In Australia there are 17,444 people living with HIV.  Worldwide, there are currently 33 million people living with HIV according to UNAIDS, and at the end of 2011, 8 million of the nearly 15 million people who are in need life saving treatment currently receive it.


WHAT :  Access to life and HIV & AIDS 30 years on: the Australian story

WHEN :  27 November 2012 - 9 June 2013, 10.00am to 5.00pm (except Christmas Day)

WHERE :  Powerhouse Museum, 500 Harris Street, Ultimo, Sydney

HOW MUCH:   General admission $12 adult, $6 child, $8 student/concession, $30 family. Powerhouse Museum members and children under 4 years are admitted free.

CONTACT : Telephone:  (02) 9217 0111 or infoline (02) 9217 0444 website:


Amy Sanders, Edelman
+61 (0) 2 9291 3364 or 0413 910 512

Christie Galloway, Edelman 
+61 (2) 9291 3398 or 0416 765 959

Marcela Rojo - Global Fund
+41 79 5402667

About the Global Fund

The Global Fund is an international financing institution dedicated to attracting and disbursing resources to prevent and treat HIV and AIDS, tuberculosis and malaria.  The Global Fund promotes partnerships between governments, civil society, the private sector and affected communities, the most effective way to help reach those in need. This innovative approach relies on country ownership and performance-based funding, meaning that people in countries implement their own programs based on their priorities and the Global Fund provides financing where verifiable results are achieved.

Since its creation in 2002, the Global Fund has approved funding of US$ 22.9 billion for more than 1,000 programs in 151 countries. To date, programs supported by the Global Fund have provided AIDS treatment for 3.6 million people, anti-tuberculosis treatment for 9.3 million people and 270 million insecticide-treated nets for the prevention of malaria. The Global Fund works in close collaboration with other bilateral and multilateral organizations to supplement existing efforts in dealing with the three diseases.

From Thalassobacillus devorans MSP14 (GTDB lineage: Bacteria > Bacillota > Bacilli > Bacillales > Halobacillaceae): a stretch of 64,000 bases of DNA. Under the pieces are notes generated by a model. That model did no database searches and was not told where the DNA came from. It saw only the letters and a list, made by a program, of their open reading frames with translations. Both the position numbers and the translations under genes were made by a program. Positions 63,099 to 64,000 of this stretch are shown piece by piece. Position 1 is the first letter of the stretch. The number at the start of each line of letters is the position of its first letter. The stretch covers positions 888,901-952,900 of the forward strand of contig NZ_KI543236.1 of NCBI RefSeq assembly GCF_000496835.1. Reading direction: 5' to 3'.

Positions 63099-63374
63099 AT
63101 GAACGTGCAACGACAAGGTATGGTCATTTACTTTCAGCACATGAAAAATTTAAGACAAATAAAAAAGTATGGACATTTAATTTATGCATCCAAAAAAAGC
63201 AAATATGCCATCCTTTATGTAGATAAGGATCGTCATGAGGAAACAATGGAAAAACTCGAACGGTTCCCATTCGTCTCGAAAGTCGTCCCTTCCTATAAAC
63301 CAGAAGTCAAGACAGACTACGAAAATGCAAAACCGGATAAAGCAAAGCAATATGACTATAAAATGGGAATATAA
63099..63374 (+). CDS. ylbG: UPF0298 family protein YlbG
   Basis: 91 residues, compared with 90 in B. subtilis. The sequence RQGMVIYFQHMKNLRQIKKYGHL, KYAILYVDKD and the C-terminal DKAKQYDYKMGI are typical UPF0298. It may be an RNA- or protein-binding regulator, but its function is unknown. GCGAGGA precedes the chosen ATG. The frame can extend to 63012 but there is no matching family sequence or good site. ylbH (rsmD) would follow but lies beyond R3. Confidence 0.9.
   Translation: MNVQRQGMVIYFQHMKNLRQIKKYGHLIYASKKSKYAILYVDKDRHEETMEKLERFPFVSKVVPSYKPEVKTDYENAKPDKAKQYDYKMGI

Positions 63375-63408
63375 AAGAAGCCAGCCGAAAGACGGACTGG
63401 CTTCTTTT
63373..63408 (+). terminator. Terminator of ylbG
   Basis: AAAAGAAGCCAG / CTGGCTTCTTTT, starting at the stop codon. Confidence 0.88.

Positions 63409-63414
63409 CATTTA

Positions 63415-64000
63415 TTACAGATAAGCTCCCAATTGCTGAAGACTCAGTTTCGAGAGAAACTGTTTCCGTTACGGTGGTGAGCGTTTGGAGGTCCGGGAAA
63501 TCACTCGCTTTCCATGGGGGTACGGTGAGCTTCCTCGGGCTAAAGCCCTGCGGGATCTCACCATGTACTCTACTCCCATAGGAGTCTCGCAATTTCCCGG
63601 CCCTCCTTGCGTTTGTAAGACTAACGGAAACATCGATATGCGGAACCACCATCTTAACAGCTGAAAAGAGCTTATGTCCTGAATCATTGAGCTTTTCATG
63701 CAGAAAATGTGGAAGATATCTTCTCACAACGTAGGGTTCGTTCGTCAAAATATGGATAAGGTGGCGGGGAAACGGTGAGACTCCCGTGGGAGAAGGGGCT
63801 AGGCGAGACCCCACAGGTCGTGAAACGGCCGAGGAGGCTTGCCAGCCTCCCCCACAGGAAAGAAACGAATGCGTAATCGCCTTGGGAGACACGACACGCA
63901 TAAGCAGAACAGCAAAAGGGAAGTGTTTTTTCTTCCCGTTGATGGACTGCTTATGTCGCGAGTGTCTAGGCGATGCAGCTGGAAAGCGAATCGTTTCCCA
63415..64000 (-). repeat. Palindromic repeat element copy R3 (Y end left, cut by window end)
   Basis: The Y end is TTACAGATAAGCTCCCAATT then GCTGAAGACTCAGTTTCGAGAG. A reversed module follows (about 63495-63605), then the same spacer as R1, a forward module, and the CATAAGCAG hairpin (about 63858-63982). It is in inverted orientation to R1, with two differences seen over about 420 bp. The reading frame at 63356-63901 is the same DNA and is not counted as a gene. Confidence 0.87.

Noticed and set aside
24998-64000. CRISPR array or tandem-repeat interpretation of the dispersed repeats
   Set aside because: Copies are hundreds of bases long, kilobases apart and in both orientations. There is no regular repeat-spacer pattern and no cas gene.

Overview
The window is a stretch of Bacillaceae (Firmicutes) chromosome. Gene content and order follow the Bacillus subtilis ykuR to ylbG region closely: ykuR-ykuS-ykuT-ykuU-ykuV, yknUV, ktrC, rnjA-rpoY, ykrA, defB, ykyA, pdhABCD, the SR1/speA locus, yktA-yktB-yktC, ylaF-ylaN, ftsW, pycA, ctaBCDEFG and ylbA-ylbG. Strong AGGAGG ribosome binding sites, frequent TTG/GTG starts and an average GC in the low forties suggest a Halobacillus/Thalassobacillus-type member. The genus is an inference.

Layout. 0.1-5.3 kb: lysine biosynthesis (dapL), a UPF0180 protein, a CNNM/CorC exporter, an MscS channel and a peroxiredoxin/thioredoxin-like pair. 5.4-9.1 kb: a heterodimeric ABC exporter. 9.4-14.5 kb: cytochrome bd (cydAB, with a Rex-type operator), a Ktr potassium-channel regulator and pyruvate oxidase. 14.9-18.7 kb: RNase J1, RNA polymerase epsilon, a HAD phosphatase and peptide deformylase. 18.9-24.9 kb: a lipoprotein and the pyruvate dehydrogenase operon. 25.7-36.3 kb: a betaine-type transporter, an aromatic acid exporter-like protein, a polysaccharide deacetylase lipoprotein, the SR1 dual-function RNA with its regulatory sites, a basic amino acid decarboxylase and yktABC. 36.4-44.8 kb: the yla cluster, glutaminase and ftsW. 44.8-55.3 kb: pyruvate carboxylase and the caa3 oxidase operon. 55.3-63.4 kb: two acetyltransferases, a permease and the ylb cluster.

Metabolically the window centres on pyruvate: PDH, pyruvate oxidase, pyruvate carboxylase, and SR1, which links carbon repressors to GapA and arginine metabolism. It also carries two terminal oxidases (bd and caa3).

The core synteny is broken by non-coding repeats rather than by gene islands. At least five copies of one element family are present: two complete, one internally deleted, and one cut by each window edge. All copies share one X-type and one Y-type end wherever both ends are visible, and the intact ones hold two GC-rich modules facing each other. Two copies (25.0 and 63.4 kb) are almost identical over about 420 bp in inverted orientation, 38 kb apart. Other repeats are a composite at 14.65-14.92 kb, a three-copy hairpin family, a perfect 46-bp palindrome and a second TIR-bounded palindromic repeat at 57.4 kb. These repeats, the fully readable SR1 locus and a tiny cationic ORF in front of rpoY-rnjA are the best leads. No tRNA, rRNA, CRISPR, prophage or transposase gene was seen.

About Magnum Photos

Magnum Photos is a photographic co-operative of great diversity and distinction owned by its photographer-members. With powerful individual vision, Magnum photographers chronicle the world and interpret its peoples, events, issues and personalities. Through its four editorial offices in New York, London, Paris and Tokyo, and a network of fifteen sub-agents, Magnum Photos provides photographs to the press, publishers, advertising, television, galleries and museums across the world. The Magnum Photos library is a living archive updated daily with new work from across the globe. The library houses all the work produced by Magnum photographers and some special collections by non-members. There are approximately one million photographs in both print and transparency in the physical library, with over 500,000 images available online, from the Spanish Civil War to Presidential Elections, environmental disasters to the recent Arab Spring.

HIV & AIDS in Australia and globally

Since the 1980s nearly 30 million people globally have lost their lives to AIDS. In the 1990s when the antiretroviral drug became available, it changed the prognosis of HIV from certain death to a manageable, chronic illness. However, 95 per cent of HIV positive people, largely in 100 developing countries, were still unable to gain access to the life-saving drugs. In more recent years, there has been a massive rollout of the antiretroviral treatment to these countries that has help save millions of lives. In Australia today, about 22,000 people are living with HIV and AIDS and only 40 per cent take the antiretroviral drugs. Around 8,000 people have died from AIDS and there are approximately 1,000 new cases of HIV each year.

About Access to Life

Access to Life  is an exhibition produced and toured as a Magnum Photos / Global Fund partnership. Presented in association with Pacific Friends of the Global Fund.

Exhibition major partners: AusAID and Oil Search Health Foundation.